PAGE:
Interview with The Wave Pictures, May 2017

Interview with The Wave Pictures, May 2017

Offbeat Music Blog: Thank you very much, Dave, Franic and John for taking the time! How has the tour gone?

The Wave Pictures (Franic): It’s been a success…I think. (Johnny) Fran’s the man in charge, so if he says it’s a success, then it is a success.

OMB: Listening to your album “Bamboo Diner In The Rain” (Moshi Moshi), it is hard to believe, if it weren’t for the lyrics, that you are actually a British band. From, what I thought, initial quirkiness and jangliness, it is sort of full-on American now. How do you see your own development?

TWP (Dave): Well, we wanted to do something bluesy but we didn’t want to do a blues album. That was the starting point for “Bamboo Diner In The Rain” really. Then we put the acoustic guitar instrumentals on there, so there are a sort of ragtime/John Fahey kind of style songs there. We tried to do some bluesy kind of rock but with our type of lyrics. We are big fans of American music, especially blues and rock’n roll and we just wanted to bring that out a little more without changing anything fundamental about the band, I suppose.

OMB: But has it been creeping in a little more over the years?

TWP (Dave): It’s always been there, probably. What do you think, Johnny? (Johnny) Yeah, I think, it has always been there. We all love rock’n roll music and the birthplace was America. Trying to play like an American blues or R&B band is definitely something that we would aspire to do. I suppose, doing the Creedence covers on the previous album, the album recorded with Billy Childish, was kind of a more obvious step towards that old-style American rock’n roll music that we all listen to a lot.

OMB: Have you always listened to that kind of music?

TWP (Dave): Yeah, that’s our first love really. (Johnny) That and the Rolling Stones, English sixties rock’n roll as well.

OMB: How was it to work with Billy Childish?

TWP (Dave): Oh, really fun! Really good fun! We were very nervous when we went to meet him on the first day because we didn’t know what he would be like. And we thought that maybe he would be kind of an aggressive punk guy. And he wasn’t really (laughs). He was painting in his artist’s studio with his beret on and his painting clothes. He was just this funny, eccentric kind of guy, very enthusiastic and he wanted to write all the songs for the album. He had never heard of The Wave Pictures!  We thought, we’d do a covers album and get him to produce it. But he wanted to write all the songs together which was great, immediately great fun. Because then we knew that he wanted to have fun with us and make something up.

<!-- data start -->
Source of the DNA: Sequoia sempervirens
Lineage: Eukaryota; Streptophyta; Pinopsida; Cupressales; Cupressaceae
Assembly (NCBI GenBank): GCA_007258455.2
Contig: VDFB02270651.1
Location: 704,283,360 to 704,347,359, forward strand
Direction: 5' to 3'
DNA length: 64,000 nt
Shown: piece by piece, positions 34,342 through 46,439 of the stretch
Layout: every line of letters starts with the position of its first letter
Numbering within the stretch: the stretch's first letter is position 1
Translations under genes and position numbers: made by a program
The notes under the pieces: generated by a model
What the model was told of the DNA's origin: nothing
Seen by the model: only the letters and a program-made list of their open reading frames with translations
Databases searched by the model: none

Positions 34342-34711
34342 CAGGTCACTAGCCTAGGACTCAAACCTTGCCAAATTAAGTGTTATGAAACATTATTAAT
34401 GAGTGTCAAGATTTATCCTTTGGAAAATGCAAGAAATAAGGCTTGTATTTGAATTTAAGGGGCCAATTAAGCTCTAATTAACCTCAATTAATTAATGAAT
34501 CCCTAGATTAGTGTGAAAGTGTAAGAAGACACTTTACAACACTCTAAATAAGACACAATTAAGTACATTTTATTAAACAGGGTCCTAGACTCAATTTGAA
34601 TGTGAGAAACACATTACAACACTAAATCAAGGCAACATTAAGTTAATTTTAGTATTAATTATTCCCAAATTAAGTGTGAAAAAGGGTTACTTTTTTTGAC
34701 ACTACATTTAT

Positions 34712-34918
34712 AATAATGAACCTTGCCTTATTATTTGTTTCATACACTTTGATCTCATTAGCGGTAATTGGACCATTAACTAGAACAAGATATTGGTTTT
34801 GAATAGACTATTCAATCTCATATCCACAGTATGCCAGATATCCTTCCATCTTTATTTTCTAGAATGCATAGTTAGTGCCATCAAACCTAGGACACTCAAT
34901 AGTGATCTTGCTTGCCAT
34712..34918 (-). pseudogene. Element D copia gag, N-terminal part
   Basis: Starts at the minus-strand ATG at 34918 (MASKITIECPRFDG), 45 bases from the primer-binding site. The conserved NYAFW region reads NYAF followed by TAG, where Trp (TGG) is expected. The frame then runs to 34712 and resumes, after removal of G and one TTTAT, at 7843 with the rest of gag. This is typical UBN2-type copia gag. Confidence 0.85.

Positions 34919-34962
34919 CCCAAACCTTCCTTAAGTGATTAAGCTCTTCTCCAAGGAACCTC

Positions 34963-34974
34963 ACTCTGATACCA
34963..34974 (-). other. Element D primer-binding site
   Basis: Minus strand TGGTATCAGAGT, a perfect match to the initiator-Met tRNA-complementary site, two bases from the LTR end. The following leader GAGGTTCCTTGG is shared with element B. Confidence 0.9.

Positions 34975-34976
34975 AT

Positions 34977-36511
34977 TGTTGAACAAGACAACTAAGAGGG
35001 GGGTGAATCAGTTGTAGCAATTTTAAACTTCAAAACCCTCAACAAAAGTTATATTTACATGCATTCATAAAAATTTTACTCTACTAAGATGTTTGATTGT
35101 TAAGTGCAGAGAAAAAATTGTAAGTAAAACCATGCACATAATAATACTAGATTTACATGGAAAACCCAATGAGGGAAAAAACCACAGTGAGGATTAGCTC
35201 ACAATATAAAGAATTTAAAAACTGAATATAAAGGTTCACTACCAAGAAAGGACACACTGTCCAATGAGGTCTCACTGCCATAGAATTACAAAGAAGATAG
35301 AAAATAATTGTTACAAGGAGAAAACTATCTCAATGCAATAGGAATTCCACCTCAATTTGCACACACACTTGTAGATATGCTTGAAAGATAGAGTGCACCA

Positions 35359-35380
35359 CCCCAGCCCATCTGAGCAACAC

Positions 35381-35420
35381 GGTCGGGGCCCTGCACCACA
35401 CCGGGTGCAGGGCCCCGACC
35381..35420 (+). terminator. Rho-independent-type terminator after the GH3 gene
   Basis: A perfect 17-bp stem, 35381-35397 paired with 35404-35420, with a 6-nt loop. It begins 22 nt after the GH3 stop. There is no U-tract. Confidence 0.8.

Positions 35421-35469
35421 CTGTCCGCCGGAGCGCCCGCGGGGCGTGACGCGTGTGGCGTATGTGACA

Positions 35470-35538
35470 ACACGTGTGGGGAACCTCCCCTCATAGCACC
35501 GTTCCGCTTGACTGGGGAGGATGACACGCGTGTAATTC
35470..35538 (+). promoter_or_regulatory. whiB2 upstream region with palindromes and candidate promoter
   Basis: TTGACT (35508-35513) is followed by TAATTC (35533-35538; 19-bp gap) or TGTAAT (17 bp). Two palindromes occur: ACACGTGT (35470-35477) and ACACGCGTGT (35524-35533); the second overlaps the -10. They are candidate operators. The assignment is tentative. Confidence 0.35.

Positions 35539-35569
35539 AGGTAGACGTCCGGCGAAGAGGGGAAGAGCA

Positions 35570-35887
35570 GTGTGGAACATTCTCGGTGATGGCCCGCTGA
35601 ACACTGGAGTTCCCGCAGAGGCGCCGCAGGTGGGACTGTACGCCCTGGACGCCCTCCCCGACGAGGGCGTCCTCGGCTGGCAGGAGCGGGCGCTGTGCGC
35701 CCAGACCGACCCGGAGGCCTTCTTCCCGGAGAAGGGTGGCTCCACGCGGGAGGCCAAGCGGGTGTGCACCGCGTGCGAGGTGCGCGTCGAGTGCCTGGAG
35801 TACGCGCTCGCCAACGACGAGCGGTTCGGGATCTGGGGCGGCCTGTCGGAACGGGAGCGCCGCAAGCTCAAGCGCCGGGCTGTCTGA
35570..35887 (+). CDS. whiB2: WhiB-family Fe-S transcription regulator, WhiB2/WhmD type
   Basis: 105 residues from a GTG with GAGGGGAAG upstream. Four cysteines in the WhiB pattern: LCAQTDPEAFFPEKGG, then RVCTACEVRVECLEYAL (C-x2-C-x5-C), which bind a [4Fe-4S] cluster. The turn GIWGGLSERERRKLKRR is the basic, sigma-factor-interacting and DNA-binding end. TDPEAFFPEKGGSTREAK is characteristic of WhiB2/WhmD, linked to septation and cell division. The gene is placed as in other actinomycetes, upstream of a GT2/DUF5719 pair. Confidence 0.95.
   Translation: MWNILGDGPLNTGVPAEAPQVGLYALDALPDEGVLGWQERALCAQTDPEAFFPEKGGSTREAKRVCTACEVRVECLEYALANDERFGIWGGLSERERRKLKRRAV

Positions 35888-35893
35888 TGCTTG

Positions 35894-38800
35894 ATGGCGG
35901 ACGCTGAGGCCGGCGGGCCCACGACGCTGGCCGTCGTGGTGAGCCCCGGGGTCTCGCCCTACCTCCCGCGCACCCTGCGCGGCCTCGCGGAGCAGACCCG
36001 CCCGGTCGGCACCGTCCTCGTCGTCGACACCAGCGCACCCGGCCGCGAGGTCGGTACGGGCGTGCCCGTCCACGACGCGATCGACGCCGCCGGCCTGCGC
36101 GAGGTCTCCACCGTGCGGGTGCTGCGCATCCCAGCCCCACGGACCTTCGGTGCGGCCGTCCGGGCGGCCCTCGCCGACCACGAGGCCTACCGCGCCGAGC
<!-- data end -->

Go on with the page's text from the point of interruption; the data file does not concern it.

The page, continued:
OMB: And really get into it?

TWP (Dave): Really get into it. He is just the same as we are. We got along great. He just likes doing stuff, loves being creative. He’s fun, like a child at play, Billy. Of course he is a genius with the sound. He knows exactly to get the right sound for his kind of music. It was sort of “anything goes”. He knows what he likes. We liked one another and it was really easy and super fast. I went to his house twice or maybe three times. In three songwriting sessions we wrote about four or five songs every time. We recorded it in two days. It was a very fast, fun thing. We haven’t seen him since…(laughter). It was very fun and exciting because we listen to his records a lot.

OMB: You also have been associated with the Anti-Folk music scene? Do you approve of that?

TWP (Dave): Kind of. When we were kids, Franic and I grew up together. We were very much on our own with the type of music we wanted to play in Wymeswold in the East Midlands. We had gone and played nights with other bands and nobody liked us or understood us at all. Except for our parents who were always quite enthusiastic and nice about it. When we first went to New York and met Jeff Lewis and Turner Cody and Prewar Yardsale, Brian Piltin…these so-called Anti-Folk musicians liked us a lot. That was the first time when we had a lot of friends that were musicians. So, in a way, it is okay. In another type of way, I think, Anti-Folk music doesn’t really mean anything. It is just the people who play in The Sidewalk Cafe and the likes in Manhattan. A lot of them are terrible, some of them are very good. It would be weird to like all of them. But it was an important part of our lives really. We had lots of friends and musicians we were friends with in New York when we didn’t have any in England. (Franic) One of them is on tour with us now: David Beauchamp used to play drums for the Jeffrey Lewis band for a long time. (Johnny) And Franic sometimes plays mandolin for Jeffrey Lewis. So those connections are still there, they are still our friends.

OMB: Some artists like their lyrics not to be misunderstood, very clear. Some sing about personal things, but leave their listener their own perspective, their own handle on them. Some rather not sing about anything personal at all. Some artists say, their lyrics don’t mean that much or don’t think about it. Where do you stand?